Should the antagonists be defeated, the brand will re-populate their empty space with a new villain: once Apple outran IBM, it clashed with Microsoft (and later, on other fields – with Google and Samsung). Should the goal be achieved, a new goal must be set; or rather, should the brand get too close to achieving its goal, it will “inflate” or shift it, once again turning it into a “dream” that it (and its loyal consumers, by means of empathy!) have to strive to achieve: once Apple had created a best-selling consumer product that changed the world (by all means, the iPod and iPhone changed the landscape of personal electronics, the way we interact with our personal computers, the way we listen to music, the way we communicate, etc.), it gracefully entered a new niche – tablet computers – and once again set the mythology pendulum into motion.

Naturally, the new niche comes with brand new villains.

why is advertising not art?

Why is advertising not art? A quality commercial, after all, is almost as cinematographically loaded as the next European award-winning film. Also, is a high-profile print advert not an exercise in conceptual photography? Doesn’t advertising rely on emotions, feelings, sense of style and appreciation of beauty?

If so, why is advertising not art?

Apart from any utilitarian arguments – such as “advertising is just a marketing tool” – the key (or a key) lies within our ever so favorite notion of willing suspension of disbelief. More precisely, in the “willing” part. Even more accurately – the lack of it.

See, what happens when we perceive art – and I’m not just talking about observing it, but about actual in-depth involvement with a piece – is that we are initially aware of our physical and temporal “not-there-ness”. Yet, we choose to let go of our immediate reality, in order to allow the piece of art to penetrate and possess us. Whoever has cried at a movie, play or a musical piece, knows exactly what I mean. Or maybe you held your breath with suspense, or pulled the blanket over your head in absolute terror…

Advertising can do that as well, you say?

You are absolutely right.

Albeit infrequently, advertising masterpieces will make us cry. Or laugh, or fear, or fume… Naturally! Advertising relies on emotion, more so than rationale, to deliver its message to us. (It’s just so much faster!)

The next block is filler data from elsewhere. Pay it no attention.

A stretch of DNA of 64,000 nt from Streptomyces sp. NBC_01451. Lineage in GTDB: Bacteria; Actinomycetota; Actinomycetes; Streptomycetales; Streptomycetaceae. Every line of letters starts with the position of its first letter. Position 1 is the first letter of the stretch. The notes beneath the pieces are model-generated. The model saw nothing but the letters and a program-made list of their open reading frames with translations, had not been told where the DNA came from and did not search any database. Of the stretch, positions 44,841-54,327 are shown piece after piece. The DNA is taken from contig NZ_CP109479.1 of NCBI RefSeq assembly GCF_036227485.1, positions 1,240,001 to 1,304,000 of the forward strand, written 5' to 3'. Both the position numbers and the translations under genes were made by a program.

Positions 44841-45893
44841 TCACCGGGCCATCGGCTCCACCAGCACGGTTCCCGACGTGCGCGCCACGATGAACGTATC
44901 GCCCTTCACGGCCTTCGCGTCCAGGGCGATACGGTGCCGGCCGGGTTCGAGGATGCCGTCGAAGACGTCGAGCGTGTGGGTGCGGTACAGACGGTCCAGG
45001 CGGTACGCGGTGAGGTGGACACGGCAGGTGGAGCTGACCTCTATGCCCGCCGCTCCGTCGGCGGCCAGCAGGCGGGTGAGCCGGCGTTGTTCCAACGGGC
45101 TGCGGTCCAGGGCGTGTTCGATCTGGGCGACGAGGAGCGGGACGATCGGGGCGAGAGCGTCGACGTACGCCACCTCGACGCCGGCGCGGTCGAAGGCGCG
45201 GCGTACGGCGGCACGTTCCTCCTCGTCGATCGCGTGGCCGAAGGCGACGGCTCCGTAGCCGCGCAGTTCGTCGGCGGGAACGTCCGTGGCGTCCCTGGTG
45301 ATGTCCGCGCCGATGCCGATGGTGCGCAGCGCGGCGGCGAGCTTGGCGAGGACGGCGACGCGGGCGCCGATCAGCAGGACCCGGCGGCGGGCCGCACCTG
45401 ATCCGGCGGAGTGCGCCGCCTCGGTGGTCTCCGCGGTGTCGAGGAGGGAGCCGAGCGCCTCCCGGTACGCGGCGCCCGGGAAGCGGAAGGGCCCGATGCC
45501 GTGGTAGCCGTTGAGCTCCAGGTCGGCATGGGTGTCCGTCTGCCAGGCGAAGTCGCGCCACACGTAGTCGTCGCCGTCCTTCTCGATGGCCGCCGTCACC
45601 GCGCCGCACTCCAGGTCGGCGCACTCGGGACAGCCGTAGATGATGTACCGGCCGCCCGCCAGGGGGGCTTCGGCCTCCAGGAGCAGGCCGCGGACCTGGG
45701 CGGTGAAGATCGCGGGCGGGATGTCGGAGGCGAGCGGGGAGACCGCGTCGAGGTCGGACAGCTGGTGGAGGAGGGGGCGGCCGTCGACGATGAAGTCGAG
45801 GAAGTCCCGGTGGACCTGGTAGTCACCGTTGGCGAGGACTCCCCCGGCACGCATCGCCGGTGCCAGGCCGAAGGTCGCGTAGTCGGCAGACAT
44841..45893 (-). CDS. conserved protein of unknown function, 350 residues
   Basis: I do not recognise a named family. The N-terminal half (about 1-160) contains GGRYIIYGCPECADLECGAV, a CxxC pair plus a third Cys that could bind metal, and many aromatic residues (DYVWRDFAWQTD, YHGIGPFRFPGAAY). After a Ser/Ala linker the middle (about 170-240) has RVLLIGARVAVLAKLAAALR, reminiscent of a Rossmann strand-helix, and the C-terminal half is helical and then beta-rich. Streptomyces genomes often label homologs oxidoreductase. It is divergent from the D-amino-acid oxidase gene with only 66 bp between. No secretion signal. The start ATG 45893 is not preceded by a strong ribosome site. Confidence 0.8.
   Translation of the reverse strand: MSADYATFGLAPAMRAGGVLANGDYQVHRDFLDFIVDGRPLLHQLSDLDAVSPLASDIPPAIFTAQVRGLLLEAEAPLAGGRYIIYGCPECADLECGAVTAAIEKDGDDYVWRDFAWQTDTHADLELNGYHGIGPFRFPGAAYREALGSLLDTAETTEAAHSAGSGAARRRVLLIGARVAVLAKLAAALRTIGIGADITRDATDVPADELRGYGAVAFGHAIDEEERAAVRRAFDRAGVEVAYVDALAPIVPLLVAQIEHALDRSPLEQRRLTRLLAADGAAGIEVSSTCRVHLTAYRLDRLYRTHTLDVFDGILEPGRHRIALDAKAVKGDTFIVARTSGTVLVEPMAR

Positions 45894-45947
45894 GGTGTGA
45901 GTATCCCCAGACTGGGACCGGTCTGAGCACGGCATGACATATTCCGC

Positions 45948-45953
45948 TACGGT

But where, then, is the boundary between art and advertising?

What lies beneath our willing suspension of disbelief – a state of permeability in which we knowingly put ourselves – is a deeper, unconscious suspension of disbelief. The former relates to the particular instance of advertising to which we are being subjected, which talks to our conscious self. The latter – to the brand that is secretly talking to our unconscious.

How is that?

The very piece of advertising that we are perceiving is a single message. It is attuned to the brand’s overall tone, resonating with its historical communication patterns. It is just a new layer of lacquer, applied to the luster of the brand.

The brand itself relies on multiple, superstructural instances over time, of different – yet coordinate – messages. Season after season, year over year, companies strive to build their brands by appealing to us – the consumers – and hoping that we will perceive them as they desire. Generally, a brand has existed for a while (or, to be more factually correct, many brands have existed for a while), and we are intrinsically accustomed to this fact. Virtually all people, living in developed countries, are so used to brands, that we perceive them as something natural, something ordinary, legitimate – essential, if you will. They have become a kind of a social instinct for us. And it is within the banality of their existence that their credibility rests. This state of mundane validity makes brands almost feel eternal, existing beyond time – like fairy tales, or folklore. Even newcomers inherit this property, seeing as they are brands, and this property is (or seems to be) indigenous to brands overall.

So now you probably see where this is going.

While we may or may not willingly suspend our disbelief, while being subjected to any particular advertisement, we are but ignorant to the fact that our perception of the products or services it stands for has already been altered by their very association with a brand. This is the unconscious suspension of disbelief that marks the art-advertising frontier. In fact, you may not be paying much attention to a commercial (let alone diving into its temporary take on reality), but the suspension is there. After all, you believe that Volvo is safe; you feel that you Open Happiness with Coca-Cola (yes, you do, even if you prefer to use other words); you believe that Apple is innovative and high-quality… You don’t need proof.